￼Elements of a Valid Trust - I know the PARTS of a valid trust.
INTENT to create a trust is manifest by conduct valid
PURPOSE (not contrary to public policy or illegal)
ASCERTAINABLE beneficiaries (directly capable of taking and holding title for their benefit)
RES must be a presently existing, identifiable property interest
named TRUSTEE with active duties who is capable of acquiring, holding and administering the trust res; legal & equitable titles merge if beneficiary and trustee are same person
SETTLOR with capacity to understand extent of property, natural objects of bounty and nature of disposition
Ways a Trust can be Created - It's WICKED smart to create a trust.
by WILL (testamentary trust)
INTER VIVOS trust created by transfer of property CONSTRUCTIVE or resulting trust created as a matter of law by K (contract)
EXERCISING power of appt.
DECLARATION of trust by property owner
Duties of Trustee - The trustee had a duty to make sure the beneficiary wasn't drinking SPOILED CAB.
refrain from SELF-DEALING (duty of loyalty)
PROTECT the corpus of the trust by preserving principal and diversifying the trust portfolio
not usurp OPPORTUNITIES available to trust (duty of loyalty)
INFORM settlor and beneficiaries of transactions involving more than 25% of trust assets and wait for objections prior to executing the transaction
LITIGATE on behalf of the trust when necessary EXERCISE degree of care, skill and prudence which would be exercised by a reasonably prudent person in managing his/her own property
not DELEGATE authority involving judgment, discretion or power of appointment (proper administration)
COMPLY with terms & duties under trust detailed ACCOUNTING, including earmarking and segregating trust assets separately from personal assets
refrain from BORROWING funds from the trust (duty of loyalty)
Trustee's Defenses for Breach of Duty - A trustee can KIL a suit against him for breach of duty.
KNOWING consent (or waiver) to breach of trustee's duties by beneficiary (implicitly applied to beneficiaries who benefited from wrongful act)
INSTRUMENT contains exculpatory or "hold harmless" provisions. These are enforceable ONLY if breach was merely negligent and trustee lacked bad faith.
LACHES or statute of limitations - failure by beneficiary to timely assert claims
When a "Charging Order" to Invade a Spendthrift, SupportorDiscretionaryisPermitted- Certain ANTICS let creditors invade the principal of protective trusts.
ALIMONY obligations due a former spouse
NECESSITIES - debts incurred for food, shelter, medical expenses, etc.
TAXES - income necessary to satisfy beneficiary's tax responsibility can usually be attached
INTENTIONAL hindrance, delay or defrauding of creditor's claims by transfering assets into a trust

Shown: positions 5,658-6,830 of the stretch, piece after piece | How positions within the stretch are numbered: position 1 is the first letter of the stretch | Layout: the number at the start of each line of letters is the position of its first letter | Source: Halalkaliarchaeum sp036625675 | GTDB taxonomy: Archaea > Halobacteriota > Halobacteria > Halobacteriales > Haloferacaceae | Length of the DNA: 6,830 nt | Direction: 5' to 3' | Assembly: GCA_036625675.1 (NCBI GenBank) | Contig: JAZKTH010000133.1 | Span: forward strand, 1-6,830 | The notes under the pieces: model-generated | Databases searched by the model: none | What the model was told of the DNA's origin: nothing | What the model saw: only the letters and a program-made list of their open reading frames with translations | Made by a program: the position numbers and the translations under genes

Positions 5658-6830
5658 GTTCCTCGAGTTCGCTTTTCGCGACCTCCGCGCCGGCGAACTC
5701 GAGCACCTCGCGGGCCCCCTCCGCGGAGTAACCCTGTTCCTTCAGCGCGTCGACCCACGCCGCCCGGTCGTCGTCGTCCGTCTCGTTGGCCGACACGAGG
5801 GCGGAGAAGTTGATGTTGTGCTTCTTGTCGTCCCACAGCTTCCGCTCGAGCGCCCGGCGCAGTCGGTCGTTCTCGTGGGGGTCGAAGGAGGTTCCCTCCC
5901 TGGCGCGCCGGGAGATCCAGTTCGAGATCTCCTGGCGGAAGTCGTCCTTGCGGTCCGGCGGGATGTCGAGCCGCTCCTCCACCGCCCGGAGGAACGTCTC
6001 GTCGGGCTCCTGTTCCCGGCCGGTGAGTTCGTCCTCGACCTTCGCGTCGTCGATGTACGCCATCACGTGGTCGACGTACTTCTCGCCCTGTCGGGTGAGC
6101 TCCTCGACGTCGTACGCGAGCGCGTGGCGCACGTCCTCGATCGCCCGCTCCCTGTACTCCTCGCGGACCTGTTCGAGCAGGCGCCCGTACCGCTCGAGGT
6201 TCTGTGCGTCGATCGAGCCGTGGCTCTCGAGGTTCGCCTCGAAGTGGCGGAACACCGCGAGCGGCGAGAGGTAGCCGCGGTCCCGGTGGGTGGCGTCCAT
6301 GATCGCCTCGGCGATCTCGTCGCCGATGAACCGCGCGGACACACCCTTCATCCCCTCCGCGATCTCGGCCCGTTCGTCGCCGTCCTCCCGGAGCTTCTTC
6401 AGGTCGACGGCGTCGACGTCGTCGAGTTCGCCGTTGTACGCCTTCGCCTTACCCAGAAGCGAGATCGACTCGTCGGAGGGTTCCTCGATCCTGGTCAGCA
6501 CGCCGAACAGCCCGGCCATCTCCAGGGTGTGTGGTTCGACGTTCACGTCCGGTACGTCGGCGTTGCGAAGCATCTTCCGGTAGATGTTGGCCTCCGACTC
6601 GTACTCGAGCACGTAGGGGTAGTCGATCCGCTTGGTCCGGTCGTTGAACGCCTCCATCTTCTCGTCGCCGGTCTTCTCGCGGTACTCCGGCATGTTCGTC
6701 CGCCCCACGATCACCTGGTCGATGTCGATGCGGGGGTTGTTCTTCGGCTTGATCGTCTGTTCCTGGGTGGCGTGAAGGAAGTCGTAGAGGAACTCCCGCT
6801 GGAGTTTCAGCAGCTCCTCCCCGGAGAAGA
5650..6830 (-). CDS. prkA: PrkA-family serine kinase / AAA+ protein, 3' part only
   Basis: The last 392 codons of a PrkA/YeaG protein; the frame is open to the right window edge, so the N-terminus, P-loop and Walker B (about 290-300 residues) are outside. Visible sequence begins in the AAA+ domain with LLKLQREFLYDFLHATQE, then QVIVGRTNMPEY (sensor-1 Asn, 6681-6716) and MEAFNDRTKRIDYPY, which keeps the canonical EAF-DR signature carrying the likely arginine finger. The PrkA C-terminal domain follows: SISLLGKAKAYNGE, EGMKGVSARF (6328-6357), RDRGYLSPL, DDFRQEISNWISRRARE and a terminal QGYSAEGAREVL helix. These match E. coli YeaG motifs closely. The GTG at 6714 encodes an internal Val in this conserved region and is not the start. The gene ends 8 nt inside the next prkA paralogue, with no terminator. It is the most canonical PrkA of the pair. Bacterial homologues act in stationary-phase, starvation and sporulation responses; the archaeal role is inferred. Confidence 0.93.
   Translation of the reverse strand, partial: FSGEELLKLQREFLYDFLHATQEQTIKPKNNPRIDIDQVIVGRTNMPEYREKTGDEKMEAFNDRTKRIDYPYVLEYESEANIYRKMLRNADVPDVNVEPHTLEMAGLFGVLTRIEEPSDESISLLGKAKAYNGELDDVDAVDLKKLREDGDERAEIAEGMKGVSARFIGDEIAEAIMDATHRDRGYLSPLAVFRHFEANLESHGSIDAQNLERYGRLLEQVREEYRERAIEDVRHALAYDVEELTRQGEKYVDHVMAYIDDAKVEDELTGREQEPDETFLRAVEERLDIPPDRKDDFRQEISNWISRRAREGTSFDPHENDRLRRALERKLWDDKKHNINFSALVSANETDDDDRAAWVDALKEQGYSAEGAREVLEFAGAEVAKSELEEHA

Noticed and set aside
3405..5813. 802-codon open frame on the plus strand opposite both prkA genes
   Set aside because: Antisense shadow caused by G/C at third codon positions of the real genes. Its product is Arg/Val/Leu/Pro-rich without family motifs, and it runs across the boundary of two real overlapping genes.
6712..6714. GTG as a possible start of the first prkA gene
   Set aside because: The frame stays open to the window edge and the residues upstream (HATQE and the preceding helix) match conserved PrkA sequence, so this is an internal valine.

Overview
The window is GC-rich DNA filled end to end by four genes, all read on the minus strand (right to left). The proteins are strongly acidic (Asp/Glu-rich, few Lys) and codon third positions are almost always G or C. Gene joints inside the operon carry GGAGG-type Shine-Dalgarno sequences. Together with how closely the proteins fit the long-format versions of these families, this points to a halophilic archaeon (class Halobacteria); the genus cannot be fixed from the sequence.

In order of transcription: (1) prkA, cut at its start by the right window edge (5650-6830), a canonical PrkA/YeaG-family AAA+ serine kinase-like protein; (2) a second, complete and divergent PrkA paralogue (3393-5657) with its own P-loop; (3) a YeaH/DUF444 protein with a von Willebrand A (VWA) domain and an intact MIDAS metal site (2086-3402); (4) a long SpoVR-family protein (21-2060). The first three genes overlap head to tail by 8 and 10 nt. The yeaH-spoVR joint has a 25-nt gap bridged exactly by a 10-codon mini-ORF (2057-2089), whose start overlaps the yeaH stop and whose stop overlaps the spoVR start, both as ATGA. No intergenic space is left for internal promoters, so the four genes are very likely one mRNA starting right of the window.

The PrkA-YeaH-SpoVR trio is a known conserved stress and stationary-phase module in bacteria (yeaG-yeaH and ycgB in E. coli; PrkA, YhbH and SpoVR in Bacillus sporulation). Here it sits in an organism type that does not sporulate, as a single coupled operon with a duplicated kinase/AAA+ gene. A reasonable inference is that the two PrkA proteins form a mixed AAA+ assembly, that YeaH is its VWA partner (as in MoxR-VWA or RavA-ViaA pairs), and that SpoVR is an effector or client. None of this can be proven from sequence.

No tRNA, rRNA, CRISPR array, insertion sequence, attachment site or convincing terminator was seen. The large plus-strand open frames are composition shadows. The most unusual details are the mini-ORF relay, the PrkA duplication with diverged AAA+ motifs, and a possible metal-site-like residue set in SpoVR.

CHILD SUPPORT owed to minor children
SELF-SETTLED asset protection trusts where settlor is also the beneficiary (minority rule: permitted if irrevocable and not created to defraud creditors)
Applicability of Rule Against Perpetuities - RAP music is ECO-friendly.
RULE AGAINST PERPETUITIES
OPEN class remainders
Allowed Restraints on Alienation - U F See fighters are good at restraining aliens.
USE restrictions (with reversionary interest) - "To A but if not used for church purposes, the land shall revert to me."
right of FIRST refusal - allows holder to match a third party's offer (if accepted) to buy the property within a reasonable time
"wait and SEE" - imposed by statute where operation of trust continues until last possible relevant time under the RAP (or 90 years) to see if the trust will survive.
Ways a Trust can be Terminated - When a trust wants to be terminated, it yells "Pour some ACID on ME!!!"
PETITION to court by beneficiary, spendthrift provision or settlor (if beneficiary is in agreement)
ACCOMPLISHED purpose illegal or impossible (such as if the sole beneficiary dies without heirs) CONSOLIDATION by the court where multiple trusts have same purpose, trustees, settlors and beneficiaries
INCOME interest terminates - corpus is distributed to remainder beneficiaries if all income beneficiaries die (doctrine of acceleration)
DONOR termination permitted if this right is specified in the instrument. This right is called a "grantor trust," so assets are included in grantor's estate for tax purposes.
MERGER of legal and equitable title when beneficiary and trustee are the same person
EXPIRATION of term specified in the trust instrument
PRIVATE EXPRESS TRUST: DEFINITION
A private express trust is a fiduciary relationship with respect to property, whereby a trustee holds legal title for the benefit of another (the beneficiary). One must manifest an intent to create the trust for a legal purpose.
Intent: The settlor must manifest a present intent for the formation of a trust.
o Although no specific words are required, mere words of hope or wishes must be coupled with parol evidence to establish the intent.
o Writings: A writing is not required for trusts of personal property, but is required for real property (in accordance with the statute of frauds).
Beneficiary: The beneficiary may be any ascertainable person or group of people (including a corporation). Class gifts are valid (as long as the class is not too large), but beware of the Rule of Perpetuities.
Trustee: Every trust must have a trustee.
PRIVATE EXPRESS TRUST: PURPOSE
A trust may be established for any legal purpose.
ILLEGAL PURPOSE OR VIOLATION OF PUBLIC POLICY